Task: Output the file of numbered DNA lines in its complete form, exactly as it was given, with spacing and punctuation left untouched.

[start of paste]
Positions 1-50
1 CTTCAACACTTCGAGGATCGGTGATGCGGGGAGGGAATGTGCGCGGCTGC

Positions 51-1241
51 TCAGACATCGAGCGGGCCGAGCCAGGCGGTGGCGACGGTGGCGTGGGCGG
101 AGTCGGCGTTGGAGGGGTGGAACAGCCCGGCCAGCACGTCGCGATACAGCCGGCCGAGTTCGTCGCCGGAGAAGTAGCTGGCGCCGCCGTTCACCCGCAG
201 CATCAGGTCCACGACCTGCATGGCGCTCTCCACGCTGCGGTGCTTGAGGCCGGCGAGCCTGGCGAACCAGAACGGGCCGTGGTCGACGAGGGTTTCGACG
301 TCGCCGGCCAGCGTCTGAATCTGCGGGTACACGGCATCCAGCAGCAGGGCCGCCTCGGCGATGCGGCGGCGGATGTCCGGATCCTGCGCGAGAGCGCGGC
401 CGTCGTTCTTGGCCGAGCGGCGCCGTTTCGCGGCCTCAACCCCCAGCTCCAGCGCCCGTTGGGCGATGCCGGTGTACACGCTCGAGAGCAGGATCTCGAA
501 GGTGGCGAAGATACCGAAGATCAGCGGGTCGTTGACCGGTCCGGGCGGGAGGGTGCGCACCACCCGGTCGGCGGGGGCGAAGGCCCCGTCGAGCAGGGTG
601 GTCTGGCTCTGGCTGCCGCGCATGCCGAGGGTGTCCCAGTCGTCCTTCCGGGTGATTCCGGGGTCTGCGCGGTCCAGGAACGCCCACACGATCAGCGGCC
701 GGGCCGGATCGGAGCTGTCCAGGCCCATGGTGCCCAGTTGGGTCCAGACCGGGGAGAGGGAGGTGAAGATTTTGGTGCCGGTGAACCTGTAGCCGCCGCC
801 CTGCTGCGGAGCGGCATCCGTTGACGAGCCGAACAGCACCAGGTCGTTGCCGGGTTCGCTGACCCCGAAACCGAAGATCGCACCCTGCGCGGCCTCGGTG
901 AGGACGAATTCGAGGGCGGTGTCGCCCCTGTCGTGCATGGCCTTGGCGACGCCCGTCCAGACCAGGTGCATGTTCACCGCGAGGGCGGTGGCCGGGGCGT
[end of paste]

Positions 1-50
1 CTTCAACACTTCGAGGATCGGTGATGCGGGGAGGGAATGTGCGCGGCTGC

Positions 51-1241
51 TCAGACATCGAGCGGGCCGAGCCAGGCGGTGGCGACGGTGGCGTGGGCGG
101 AGTCGGCGTTGGAGGGGTGGAACAGCCCGGCCAGCACGTCGCGATACAGCCGGCCGAGTTCGTCGCCGGAGAAGTAGCTGGCGCCGCCGTTCACCCGCAG
201 CATCAGGTCCACGACCTGCATGGCGCTCTCCACGCTGCGGTGCTTGAGGCCGGCGAGCCTGGCGAACCAGAACGGGCCGTGGTCGACGAGGGTTTCGACG
301 TCGCCGGCCAGCGTCTGAATCTGCGGGTACACGGCATCCAGCAGCAGGGCCGCCTCGGCGATGCGGCGGCGGATGTCCGGATCCTGCGCGAGAGCGCGGC
401 CGTCGTTCTTGGCCGAGCGGCGCCGTTTCGCGGCCTCAACCCCCAGCTCCAGCGCCCGTTGGGCGATGCCGGTGTACACGCTCGAGAGCAGGATCTCGAA
501 GGTGGCGAAGATACCGAAGATCAGCGGGTCGTTGACCGGTCCGGGCGGGAGGGTGCGCACCACCCGGTCGGCGGGGGCGAAGGCCCCGTCGAGCAGGGTG
601 GTCTGGCTCTGGCTGCCGCGCATGCCGAGGGTGTCCCAGTCGTCCTTCCGGGTGATTCCGGGGTCTGCGCGGTCCAGGAACGCCCACACGATCAGCGGCC
701 GGGCCGGATCGGAGCTGTCCAGGCCCATGGTGCCCAGTTGGGTCCAGACCGGGGAGAGGGAGGTGAAGATTTTGGTGCCGGTGAACCTGTAGCCGCCGCC
801 CTGCTGCGGAGCGGCATCCGTTGACGAGCCGAACAGCACCAGGTCGTTGCCGGGTTCGCTGACCCCGAAACCGAAGATCGCACCCTGCGCGGCCTCGGTG
901 AGGACGAATTCGAGGGCGGTGTCGCCCCTGTCGTGCATGGCCTTGGCGACGCCCGTCCAGACCAGGTGCATGTTCACCGCGAGGGCGGTGGCCGGGGCGT